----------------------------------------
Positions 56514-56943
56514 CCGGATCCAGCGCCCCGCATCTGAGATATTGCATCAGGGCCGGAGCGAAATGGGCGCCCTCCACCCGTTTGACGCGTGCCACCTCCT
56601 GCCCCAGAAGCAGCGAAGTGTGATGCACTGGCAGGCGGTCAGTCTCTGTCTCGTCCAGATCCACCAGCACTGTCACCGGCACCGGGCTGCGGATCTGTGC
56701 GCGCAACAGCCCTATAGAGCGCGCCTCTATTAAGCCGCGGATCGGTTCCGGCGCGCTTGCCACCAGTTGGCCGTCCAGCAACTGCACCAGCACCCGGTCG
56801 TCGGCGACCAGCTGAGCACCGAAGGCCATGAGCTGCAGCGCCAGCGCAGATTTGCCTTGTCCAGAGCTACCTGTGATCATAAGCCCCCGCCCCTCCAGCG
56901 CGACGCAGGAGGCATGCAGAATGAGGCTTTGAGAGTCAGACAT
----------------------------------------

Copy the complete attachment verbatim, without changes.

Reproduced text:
Positions 56514-56943
56514 CCGGATCCAGCGCCCCGCATCTGAGATATTGCATCAGGGCCGGAGCGAAATGGGCGCCCTCCACCCGTTTGACGCGTGCCACCTCCT
56601 GCCCCAGAAGCAGCGAAGTGTGATGCACTGGCAGGCGGTCAGTCTCTGTCTCGTCCAGATCCACCAGCACTGTCACCGGCACCGGGCTGCGGATCTGTGC
56701 GCGCAACAGCCCTATAGAGCGCGCCTCTATTAAGCCGCGGATCGGTTCCGGCGCGCTTGCCACCAGTTGGCCGTCCAGCAACTGCACCAGCACCCGGTCG
56801 TCGGCGACCAGCTGAGCACCGAAGGCCATGAGCTGCAGCGCCAGCGCAGATTTGCCTTGTCCAGAGCTACCTGTGATCATAAGCCCCCGCCCCTCCAGCG
56901 CGACGCAGGAGGCATGCAGAATGAGGCTTTGAGAGTCAGACAT